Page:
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Higher Education Has a Role in Politics

September 16, 2008

Historically, higher education has avoided getting too involved in politics. Some argue that politics is "too dirty" and academia is "bigger than that." But, there is also a fear that if higher education, especially public colleges and universities, gets too involved in politics there will be negative consequences - mostly in the form of withdrawal of public funding for those institutions.

John D. Wiley, outgoing Chancellor of the University of Wisconsin-Madison, disagrees and he's making sure he's heard loud and clear before he leaves his post.

In an article published in Madison Magazine, Wiley calls on the public to challenge the "hyper-partisan political environment at the state capitol" and decry the influence of political campaign contributions to elected officials, which have led to policies that weaken support for education and threaten the future of our communities.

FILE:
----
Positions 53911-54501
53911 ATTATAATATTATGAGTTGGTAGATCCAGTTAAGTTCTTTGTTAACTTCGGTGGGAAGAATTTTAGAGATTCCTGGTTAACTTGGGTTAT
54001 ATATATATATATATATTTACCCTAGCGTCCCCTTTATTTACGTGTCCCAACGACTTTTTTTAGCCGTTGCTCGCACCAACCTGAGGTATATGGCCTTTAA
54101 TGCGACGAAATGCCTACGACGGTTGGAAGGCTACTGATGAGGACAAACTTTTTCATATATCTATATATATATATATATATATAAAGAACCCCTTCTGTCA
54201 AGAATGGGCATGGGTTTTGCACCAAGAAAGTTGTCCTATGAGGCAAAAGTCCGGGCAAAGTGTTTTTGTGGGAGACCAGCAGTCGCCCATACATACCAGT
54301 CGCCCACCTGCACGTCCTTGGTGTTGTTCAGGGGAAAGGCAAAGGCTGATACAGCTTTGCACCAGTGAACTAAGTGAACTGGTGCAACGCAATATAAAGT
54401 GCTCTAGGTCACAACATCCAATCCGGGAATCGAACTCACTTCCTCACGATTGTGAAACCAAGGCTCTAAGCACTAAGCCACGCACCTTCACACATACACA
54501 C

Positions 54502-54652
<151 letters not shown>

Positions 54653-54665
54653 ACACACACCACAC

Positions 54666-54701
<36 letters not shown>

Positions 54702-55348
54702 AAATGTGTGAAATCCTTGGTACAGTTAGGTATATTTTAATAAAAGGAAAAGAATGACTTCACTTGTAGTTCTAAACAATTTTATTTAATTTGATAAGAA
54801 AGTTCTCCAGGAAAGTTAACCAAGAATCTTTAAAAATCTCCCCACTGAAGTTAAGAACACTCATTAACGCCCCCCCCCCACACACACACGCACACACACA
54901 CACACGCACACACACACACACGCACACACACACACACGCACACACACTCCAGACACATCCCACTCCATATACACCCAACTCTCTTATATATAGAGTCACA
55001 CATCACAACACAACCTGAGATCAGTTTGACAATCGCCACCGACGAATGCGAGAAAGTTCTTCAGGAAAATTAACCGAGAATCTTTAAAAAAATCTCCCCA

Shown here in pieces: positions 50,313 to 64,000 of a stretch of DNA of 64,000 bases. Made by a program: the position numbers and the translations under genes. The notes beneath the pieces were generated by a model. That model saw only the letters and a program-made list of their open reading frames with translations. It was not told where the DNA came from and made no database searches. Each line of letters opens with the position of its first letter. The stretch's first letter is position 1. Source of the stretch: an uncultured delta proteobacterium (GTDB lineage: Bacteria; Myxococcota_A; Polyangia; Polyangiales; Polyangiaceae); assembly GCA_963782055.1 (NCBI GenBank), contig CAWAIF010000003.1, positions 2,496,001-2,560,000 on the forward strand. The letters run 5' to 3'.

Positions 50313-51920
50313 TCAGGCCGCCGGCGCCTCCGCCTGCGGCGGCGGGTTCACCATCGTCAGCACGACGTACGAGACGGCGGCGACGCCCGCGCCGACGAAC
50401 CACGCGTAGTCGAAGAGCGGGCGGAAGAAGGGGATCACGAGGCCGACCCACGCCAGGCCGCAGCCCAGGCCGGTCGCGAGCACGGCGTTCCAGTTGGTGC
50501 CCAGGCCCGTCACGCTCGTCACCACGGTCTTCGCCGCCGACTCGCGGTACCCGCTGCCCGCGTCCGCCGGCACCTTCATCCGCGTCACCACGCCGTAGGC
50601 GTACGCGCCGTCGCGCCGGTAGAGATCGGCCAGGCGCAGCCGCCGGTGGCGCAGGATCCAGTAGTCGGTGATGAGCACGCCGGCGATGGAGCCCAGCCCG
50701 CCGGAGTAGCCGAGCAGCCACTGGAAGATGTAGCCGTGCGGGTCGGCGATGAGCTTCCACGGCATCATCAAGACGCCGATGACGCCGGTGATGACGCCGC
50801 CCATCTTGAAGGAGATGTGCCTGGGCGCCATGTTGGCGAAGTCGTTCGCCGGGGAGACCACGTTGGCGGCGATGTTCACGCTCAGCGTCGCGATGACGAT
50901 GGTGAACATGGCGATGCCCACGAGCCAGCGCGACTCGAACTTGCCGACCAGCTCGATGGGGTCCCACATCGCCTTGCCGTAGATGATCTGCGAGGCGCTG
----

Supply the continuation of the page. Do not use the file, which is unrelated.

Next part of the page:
While his article has gotten mixed reactions, if higher education really is to be a leader in advancing and strengthening the economy and our nation's democracy, colleges and universities need to examine how to take on a stronger role in the political process. Higher education can't continue to avoid politics; rather, it must challenge historical beliefs about the role of colleges in politics by utilizing their stakeholders—students, faculty, staff, and alumni—to engage in the political process through grassroots advocacy efforts.

2003 Madison Magazine story by Chancellor Wiley -


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